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Toronto journalist Jackie Burns is the author of The Condo Kids: Adventures with Bob the Barbary Sheep, which tells the story of a group of kids living in a condo building.

Claire Sibonney

The emergence of the popular "condo lifestyle" is the inspiration behind a new Toronto children's book.

Toronto journalist Jackie Burns is the author of The Condo Kids: Adventures with Bob the Barbary Sheep, which tells the story of a group of kids living in a condo building.

Noah, one of the kids featured in the book, wants to adopt a pet. After his mother's constant disapproval, he executes a plan to sneak a Barbary sheep from the local zoo into their condo building. With the help of the other "condo kids," he goes to great lengths to hide the sheep from adults.

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We spoke with Ms. Burns and her nine-year-old son, Nathaniel Durkacz, about family condo life.

Why did you decide to write a children's book about condo life?

Jackie: I first got the idea to write a kids book about children growing up in condos when we lived in downtown Toronto with our first son. When he was a toddler he used to stand in our solarium and wave to the babies and toddlers who would appear in the windows of the condo across the street and I just thought that would make a really cute little kids book.

I feel like now it's kind of timely because a lot of people are moving into condos more than ever. In Toronto right now, and in other major cities in Canada, housing prices are at an all-time high – and people are feeling like they can't afford a house for their kids. I thought it might be cool to get the message out there that condo living can be amazing with kids and not to feel the pressure to have to buy a house to give your kid a happy childhood because there is a great lifestyle that can be had in a condo and it's a great alternative for people looking for another option.

What important elements of condo living did you try to capture in this book, especially for kids who don't know what it is like?

Jackie: I think kids who live in a house will say, "Wow, that's really cool if I lived that close to my friend!" And that's kind of a romanticized idea of living so close to your best friends. I'm hoping to show them that there is a different way of living, not just in a house because obviously around the world millions of families live like this. The latest census numbers that came out for 2016 show 44 per cent of Toronto residents live in a condo and 40 per cent live in single detached houses.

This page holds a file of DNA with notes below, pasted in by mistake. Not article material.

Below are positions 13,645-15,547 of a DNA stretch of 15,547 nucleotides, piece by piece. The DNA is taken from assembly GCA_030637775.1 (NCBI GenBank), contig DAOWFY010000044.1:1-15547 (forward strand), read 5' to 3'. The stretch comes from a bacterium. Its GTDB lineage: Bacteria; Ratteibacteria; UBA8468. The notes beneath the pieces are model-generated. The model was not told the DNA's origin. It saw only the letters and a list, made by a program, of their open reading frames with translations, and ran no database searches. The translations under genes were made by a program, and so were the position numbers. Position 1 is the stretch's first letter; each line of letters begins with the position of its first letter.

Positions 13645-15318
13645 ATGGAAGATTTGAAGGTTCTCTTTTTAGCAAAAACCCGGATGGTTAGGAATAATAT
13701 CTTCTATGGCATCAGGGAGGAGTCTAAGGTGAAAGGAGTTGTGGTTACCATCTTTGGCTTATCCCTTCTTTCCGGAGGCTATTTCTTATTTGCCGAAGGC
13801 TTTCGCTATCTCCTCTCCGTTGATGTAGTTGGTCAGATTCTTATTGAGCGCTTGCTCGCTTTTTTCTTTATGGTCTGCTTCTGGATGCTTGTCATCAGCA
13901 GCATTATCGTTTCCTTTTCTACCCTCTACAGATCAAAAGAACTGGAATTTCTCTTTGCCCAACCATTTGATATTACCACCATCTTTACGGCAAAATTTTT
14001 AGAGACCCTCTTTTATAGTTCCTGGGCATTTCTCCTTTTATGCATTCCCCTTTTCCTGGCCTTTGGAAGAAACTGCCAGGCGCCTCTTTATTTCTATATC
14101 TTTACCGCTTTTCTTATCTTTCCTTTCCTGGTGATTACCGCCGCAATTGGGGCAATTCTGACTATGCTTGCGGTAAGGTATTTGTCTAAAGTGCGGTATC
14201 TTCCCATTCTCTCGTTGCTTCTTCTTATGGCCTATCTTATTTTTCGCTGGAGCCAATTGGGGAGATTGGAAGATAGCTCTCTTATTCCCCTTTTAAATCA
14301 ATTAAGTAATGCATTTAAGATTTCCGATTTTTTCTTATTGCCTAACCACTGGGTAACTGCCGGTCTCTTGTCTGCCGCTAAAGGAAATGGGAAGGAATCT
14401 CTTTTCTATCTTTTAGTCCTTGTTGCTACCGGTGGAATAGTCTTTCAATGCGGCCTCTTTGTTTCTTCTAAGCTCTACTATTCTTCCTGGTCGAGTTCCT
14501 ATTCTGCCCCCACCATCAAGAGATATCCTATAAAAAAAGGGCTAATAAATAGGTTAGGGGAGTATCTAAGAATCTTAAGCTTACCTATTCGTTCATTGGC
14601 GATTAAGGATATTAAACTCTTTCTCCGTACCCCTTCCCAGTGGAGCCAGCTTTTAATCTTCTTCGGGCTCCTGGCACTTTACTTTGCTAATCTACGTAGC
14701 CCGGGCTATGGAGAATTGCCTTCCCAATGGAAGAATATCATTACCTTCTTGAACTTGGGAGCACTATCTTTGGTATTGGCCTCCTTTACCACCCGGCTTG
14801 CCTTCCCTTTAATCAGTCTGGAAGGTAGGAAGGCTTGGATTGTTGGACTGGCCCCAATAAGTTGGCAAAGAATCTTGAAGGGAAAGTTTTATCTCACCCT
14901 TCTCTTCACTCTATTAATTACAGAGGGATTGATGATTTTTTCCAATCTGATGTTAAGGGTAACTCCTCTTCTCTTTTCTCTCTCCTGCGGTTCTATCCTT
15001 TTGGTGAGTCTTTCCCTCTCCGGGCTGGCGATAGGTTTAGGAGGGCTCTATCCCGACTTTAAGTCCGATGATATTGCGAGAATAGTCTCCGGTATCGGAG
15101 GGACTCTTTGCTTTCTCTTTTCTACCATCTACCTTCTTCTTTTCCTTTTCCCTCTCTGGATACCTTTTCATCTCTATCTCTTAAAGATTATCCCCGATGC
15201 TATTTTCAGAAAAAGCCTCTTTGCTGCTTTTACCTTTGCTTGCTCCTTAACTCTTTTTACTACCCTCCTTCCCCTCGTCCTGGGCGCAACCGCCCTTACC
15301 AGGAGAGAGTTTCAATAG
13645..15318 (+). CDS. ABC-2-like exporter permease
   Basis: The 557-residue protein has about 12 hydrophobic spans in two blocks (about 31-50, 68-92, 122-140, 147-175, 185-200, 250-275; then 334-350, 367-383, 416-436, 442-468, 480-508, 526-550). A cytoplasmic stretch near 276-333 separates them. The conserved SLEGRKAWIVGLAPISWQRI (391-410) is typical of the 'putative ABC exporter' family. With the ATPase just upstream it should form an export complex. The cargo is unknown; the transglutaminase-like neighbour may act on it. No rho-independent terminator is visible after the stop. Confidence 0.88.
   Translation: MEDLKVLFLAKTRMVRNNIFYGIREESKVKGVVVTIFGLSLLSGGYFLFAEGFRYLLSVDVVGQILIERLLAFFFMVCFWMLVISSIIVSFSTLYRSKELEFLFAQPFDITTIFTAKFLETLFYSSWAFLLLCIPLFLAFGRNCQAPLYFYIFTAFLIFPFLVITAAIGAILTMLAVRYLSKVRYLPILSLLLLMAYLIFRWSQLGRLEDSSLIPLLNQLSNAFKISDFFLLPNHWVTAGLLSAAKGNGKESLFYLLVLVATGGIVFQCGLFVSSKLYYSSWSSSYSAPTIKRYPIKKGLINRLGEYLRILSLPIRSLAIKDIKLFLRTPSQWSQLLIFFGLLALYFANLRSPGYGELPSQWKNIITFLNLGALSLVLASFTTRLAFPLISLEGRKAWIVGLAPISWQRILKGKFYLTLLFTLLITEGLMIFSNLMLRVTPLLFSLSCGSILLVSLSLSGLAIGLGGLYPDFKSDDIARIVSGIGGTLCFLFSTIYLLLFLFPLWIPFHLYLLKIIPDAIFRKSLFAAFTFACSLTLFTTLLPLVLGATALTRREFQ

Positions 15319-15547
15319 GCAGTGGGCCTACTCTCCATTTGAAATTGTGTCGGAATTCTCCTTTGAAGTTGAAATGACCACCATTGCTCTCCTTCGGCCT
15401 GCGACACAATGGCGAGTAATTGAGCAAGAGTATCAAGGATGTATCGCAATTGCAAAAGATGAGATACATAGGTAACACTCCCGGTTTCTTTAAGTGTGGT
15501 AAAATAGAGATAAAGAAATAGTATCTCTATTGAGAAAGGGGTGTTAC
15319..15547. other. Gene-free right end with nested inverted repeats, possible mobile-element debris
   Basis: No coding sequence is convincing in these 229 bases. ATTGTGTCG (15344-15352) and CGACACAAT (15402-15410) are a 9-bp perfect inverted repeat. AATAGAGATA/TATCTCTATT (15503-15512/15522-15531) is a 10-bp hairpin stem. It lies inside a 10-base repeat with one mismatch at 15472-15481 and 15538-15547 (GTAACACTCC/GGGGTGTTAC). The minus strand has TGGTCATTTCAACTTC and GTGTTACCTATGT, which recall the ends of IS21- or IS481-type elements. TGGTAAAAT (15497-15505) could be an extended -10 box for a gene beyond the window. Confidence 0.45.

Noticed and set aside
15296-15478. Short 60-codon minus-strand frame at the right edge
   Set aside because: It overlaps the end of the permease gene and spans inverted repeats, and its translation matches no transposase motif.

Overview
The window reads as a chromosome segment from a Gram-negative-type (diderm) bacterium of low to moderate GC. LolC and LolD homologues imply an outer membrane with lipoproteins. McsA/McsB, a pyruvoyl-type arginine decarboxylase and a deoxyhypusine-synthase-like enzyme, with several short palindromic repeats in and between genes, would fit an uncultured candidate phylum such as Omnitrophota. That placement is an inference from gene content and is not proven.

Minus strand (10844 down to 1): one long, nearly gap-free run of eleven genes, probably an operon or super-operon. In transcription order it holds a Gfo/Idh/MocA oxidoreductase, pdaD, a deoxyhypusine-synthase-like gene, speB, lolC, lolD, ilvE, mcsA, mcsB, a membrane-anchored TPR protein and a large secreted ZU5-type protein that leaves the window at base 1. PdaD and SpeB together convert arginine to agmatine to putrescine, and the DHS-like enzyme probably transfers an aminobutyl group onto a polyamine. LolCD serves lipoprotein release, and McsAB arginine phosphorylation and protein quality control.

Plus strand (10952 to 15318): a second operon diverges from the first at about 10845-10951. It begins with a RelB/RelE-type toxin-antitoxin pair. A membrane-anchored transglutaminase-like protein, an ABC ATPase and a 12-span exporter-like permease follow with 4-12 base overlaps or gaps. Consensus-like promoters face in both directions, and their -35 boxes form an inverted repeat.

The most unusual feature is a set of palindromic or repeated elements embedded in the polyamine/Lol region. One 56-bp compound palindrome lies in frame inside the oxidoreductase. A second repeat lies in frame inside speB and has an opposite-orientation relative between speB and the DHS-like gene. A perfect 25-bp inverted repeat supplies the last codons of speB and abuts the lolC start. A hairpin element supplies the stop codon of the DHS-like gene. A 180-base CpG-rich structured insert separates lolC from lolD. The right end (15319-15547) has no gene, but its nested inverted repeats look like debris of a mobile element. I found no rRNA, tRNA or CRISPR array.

What would you say about the overall experience of living in a condo with your family?

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Jackie: I always felt the pressure to give my kids a house, to make sure they have the best childhood and I would like to tell people that you don't have to live in a house to have a happy home. My kids would probably get really upset with me now if we moved to a house because they are so happy with this lifestyle. So I feel like if people are going into debt and over their heads just to be able to afford a house thinking that that's the only way for their kids to have a happy childhood, it's not necessarily the case. There are amazing aspects to living in a condo and I think, for kids, it can actually be a bonus to live in a condo.

How do you like living in a condo?

Nathaniel: I love it. It's just so easy because it's one floor and everything is in one area so you don't have to walk up and down stairs. I also love how instead of walking down the street to go knock on your friend's door, you can just hop on an elevator and go down and knock on your friend's door. It's convenient. I like it because there are squash courts and at night, when you can't play outside any more, there's a squash court which has light so you can play hockey and soccer or basketball.

Do you ever think you would want to live in a house?

Nathaniel: No, I wouldn't want to live in a house, I love living in a condo. There are a lot of fun things to do.

This interview has been condensed and edited.

Editor’s note: An earlier version of this story incorrectly named the character Noah. This version has been corrected.
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